Hulse: We can boost safe driving

Local racers hope to positively impact road safety in Cayman.

After the recent Drive:Cayman event, the Cayman Motorsports Association hopes to brighten what can be a dreary picture of driving in the Cayman Islands. For association president Bobby Hulse, local autocross drivers are providing a wake-up call for motorists in regard to road behavior.

“Well, the imediate impact seems to be a renewed interest in Time Attack participants that have been hanging back in the last year or so,” Hulse said. “I think the association will see some increase in exposure in the pubic eye for sure. I would like to think that we opened some people’s eyes – at the event and in the media coverage – that maybe you are not as skilled on the road as you think you might be. But, if you want it, the information and outlets are there for you to improve yourself as a road user.”

The association combined forces with Streetskill – an initiative involving the Royal Cayman Islands Police Service, National Roads Authority, Road Safety Advisory Council and Government Information Services – to put on the eveny, which occurred on a public road, Huldah Avenue. There was a demonstration featuring firefighters using the “jaws of life” tools alongside an automotive show that showcased a variety of cars, trucks and motorcycles.

The autocross component, initially billed as an obstacle course, doubled as the Al and Jay Bodden Memorial race, the season-ending meet for the association’s monthly Time Attack series. The endurance run is named after father-son tandem Jay and Al Bodden, who were major contributors to local motorsports.

Hulse said the partnership with Streetskill was an important one.

“We have always been trying to figure out how the association can give back to the community in a meaningful way. So when StreetSkill approached us a while back wanting to put together a fun and exciting event to further their message, we jumped on it. The association suggested this event, which could pull the more advanced driving teachings of the association and the very important infomation that Streetskill have to offer regarding the proper use of the road. Both organisations saw the benefit of better exposure for all and once the police commissioner gave the OK, it was full steam ahead.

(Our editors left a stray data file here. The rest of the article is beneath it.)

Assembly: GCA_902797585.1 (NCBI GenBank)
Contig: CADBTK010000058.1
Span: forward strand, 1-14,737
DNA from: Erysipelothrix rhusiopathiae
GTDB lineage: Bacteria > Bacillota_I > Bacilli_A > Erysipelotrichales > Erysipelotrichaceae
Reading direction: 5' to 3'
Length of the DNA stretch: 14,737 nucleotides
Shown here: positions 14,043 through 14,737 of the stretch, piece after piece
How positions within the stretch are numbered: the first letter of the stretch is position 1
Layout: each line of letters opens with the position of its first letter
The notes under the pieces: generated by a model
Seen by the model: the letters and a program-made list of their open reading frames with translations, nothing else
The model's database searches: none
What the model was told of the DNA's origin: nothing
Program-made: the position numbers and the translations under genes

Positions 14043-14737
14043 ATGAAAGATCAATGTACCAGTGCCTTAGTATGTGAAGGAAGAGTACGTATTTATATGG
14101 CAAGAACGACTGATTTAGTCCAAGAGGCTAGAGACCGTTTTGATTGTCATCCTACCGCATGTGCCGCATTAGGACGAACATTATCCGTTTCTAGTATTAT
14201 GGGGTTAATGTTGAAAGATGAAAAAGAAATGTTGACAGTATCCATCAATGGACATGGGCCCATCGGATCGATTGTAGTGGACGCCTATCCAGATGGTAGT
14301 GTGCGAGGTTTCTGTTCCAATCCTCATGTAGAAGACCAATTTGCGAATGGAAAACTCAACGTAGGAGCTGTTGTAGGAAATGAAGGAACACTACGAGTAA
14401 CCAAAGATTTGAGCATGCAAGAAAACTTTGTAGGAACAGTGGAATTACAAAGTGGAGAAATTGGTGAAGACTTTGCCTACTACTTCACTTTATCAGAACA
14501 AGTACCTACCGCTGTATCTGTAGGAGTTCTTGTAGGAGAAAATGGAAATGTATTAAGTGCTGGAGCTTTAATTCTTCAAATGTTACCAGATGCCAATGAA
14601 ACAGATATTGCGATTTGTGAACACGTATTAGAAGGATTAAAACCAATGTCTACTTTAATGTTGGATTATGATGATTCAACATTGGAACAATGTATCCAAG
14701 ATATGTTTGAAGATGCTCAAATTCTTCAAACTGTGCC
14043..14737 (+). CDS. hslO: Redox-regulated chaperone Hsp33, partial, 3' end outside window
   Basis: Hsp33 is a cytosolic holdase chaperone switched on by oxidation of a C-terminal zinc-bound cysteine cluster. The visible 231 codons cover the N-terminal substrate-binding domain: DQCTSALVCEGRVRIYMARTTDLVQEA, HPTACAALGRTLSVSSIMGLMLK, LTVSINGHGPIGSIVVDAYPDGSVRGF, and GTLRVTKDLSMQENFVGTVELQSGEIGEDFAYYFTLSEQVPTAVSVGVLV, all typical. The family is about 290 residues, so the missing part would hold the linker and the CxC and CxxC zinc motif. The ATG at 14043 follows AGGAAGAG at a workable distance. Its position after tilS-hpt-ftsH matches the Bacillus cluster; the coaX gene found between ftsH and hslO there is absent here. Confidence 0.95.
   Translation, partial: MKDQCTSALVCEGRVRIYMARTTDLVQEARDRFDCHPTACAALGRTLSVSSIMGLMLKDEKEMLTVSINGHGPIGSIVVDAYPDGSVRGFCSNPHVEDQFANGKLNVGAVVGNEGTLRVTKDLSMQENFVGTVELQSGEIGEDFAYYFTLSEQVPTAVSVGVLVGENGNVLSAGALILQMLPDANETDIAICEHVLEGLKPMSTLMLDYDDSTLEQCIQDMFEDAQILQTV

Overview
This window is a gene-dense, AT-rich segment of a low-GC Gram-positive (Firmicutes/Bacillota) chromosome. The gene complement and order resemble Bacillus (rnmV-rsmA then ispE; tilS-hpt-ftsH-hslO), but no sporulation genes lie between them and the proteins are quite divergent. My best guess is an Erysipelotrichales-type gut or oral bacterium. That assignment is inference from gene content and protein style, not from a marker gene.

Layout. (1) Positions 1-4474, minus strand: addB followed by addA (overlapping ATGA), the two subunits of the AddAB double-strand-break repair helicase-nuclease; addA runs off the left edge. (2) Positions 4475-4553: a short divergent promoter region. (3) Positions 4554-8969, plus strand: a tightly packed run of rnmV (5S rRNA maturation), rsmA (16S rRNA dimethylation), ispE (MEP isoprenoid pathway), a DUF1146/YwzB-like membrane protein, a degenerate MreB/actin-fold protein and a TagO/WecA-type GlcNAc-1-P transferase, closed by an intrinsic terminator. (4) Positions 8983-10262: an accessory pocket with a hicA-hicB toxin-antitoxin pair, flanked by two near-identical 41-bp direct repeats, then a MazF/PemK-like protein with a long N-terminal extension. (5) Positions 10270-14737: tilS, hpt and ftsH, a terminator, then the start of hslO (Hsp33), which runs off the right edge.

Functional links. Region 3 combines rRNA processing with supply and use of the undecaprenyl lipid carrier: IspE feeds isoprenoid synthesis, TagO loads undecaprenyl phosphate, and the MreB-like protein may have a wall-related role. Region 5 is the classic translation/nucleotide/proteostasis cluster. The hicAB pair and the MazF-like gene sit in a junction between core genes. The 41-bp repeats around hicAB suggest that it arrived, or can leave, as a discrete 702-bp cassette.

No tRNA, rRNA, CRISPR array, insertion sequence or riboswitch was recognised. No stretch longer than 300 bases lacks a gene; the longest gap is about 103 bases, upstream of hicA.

“The association would like to continue to have partnerships with StreetSkill throughout the year. What exactly that will be is to be seen as this was our first event, and we are still digesting the main points of it but, overall, everyone involved thought the experience was overwhelmingly positive.”

It should be noted that Gary Huggins and A.J. Conolly were the top racers at the event. Huggins won the Unlimited division behind the wheel of his Kimmar Distributors Toyota Starlet, while Conolly ran his Mitsubishi Evolution VIII to the Street class crown. Hulse, who raced his usual black Toyota Altezza, was second in the unlimited segment. Marcus Huggins shared seat time with dad Gary in the Starlet and finished third. There were four other competitors in the group: association vice president Jimel McLean and the Flower Power Starlet, Gabe Powell in his Evo III, Mike Weatherford in his Subari Impreza and Tom Kirkconnell in the Automotive Art Mazda RX-7.

In the street category, Conolly beat out Reynaldo “Aldo” Powery in his Nissan Primera and Andy Bodden in his Evo V. Five other drivers carved up corners in Ajoni Ambersley and his Nissan Primera, Tyson McCoy in a Honda Integra Type-R, Kody Miller in a Ford Ranger truck and Neil Dilbert and Drew Conolly in a Honda Civic.

Hulse said the plan from here is to prepare for the 2014 Time Attack season.

“We plan to get our season started back at the end of February as usual and have a full calendar of events for 2014. Depending on what partnerships we come up with for Streetskill, you might see us a lot more.”